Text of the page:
Data Protection in the Marketing Department
Repetition: Basics of Data Protection1 Topic|1 Quiz
Data Processing2 Topics|1 Quiz
Events and Trade Fairs3 Topics|1 Quiz
CRM Systems3 Topics|1 Quiz
Social Media2 Topics|1 Quiz
Tracking Services3 Topics|1 Quiz
Promotions and Competitions2 Topics|1 Quiz
Consent (Opt-In and Double-Opt-In)2 Topics|1 Quiz
Newsletter Marketing3 Topics|1 Quiz
Data Processing in practice – An example
The Muster Ltd would like to commission K Ltd, known for its expertise in market research, to conduct customer surveys. Before K Ltd can start with its surveys, Muster Ltd must first ask itself the following questions:
Does K Ltd need access to Muster Ltd’s customer
- Does K Ltd need access to Muster Ltd’s customer data?
- Does K Ltd process the customers’ data?
- Is this data personal data?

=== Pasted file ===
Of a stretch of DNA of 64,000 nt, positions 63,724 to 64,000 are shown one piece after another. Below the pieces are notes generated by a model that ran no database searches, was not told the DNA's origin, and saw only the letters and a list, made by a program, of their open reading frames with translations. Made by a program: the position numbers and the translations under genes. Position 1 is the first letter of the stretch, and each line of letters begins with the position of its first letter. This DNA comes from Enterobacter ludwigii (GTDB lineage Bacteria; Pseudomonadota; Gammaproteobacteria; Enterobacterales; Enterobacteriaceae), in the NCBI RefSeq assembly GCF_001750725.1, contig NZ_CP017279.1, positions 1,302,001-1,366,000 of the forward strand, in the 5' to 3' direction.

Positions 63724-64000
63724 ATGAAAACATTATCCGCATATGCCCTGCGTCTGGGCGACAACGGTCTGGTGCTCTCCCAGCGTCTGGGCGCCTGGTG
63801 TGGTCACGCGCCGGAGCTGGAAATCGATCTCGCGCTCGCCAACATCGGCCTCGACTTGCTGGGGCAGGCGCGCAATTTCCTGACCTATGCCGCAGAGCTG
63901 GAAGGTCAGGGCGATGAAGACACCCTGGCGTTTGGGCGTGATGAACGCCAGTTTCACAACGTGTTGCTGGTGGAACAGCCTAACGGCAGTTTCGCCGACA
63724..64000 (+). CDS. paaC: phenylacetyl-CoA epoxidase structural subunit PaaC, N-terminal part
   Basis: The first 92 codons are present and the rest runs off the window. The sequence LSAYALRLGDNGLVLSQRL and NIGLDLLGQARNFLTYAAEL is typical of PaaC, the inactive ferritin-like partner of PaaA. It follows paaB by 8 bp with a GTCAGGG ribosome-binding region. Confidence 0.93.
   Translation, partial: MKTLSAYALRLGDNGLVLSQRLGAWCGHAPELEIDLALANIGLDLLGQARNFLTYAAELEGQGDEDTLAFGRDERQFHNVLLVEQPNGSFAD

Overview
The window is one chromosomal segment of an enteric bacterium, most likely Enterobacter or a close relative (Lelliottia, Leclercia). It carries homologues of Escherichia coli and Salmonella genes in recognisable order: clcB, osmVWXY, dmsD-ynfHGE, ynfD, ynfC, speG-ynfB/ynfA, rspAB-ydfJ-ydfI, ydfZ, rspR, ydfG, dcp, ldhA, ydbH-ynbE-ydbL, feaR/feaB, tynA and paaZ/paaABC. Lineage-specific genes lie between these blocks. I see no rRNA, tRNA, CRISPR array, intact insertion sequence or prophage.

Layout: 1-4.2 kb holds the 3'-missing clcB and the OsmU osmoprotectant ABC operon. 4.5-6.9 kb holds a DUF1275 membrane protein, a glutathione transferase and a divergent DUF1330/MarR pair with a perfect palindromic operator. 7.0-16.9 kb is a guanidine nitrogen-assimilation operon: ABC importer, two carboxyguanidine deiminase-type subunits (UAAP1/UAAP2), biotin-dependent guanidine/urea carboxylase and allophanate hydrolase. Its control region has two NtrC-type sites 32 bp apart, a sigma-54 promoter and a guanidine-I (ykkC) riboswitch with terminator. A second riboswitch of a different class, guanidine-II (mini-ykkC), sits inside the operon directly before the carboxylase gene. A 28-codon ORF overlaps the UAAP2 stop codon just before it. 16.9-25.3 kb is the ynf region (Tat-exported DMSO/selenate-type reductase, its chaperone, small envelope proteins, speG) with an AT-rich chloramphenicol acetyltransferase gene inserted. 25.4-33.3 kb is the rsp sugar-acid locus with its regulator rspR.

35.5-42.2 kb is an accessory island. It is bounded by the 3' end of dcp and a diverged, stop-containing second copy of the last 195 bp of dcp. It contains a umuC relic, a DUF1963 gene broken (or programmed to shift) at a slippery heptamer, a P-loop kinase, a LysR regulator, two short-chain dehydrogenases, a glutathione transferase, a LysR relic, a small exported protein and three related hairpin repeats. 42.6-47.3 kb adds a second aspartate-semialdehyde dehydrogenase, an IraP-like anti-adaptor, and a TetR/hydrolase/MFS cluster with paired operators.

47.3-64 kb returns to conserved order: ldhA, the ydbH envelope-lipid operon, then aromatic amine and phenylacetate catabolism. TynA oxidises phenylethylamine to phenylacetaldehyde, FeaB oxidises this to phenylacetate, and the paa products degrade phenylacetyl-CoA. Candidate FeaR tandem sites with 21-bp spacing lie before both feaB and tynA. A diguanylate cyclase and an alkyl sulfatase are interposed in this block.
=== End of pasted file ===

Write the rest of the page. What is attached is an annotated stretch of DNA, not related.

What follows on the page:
For all these questions, the answer is “yes“.
In order to be able to conduct customer surveys, K Ltd needs to know who Muster Ltd’s customers are.
Even if K Ltd conducts a supposedly anonymous survey, it should be noted that a survey is no longer anonymous but personalised as soon as it contains even one detail that allows conclusions to be drawn about the person surveyed. Not only name and date of birth are personal data, but also, for example, the IP address and the car registration number.
Consequently, a data processing agreement must be concluded with K Ltd. In this contract, K Ltd is obligated to, among other things,
- to process personal data exclusively within the framework of the agreements made and according to the instructions of Muster Ltd
- not to use the processing of the data provided for any other purposes, in particular not for its own purposes
- to strictly separate the data processed for Muster Ltd from other data stocks.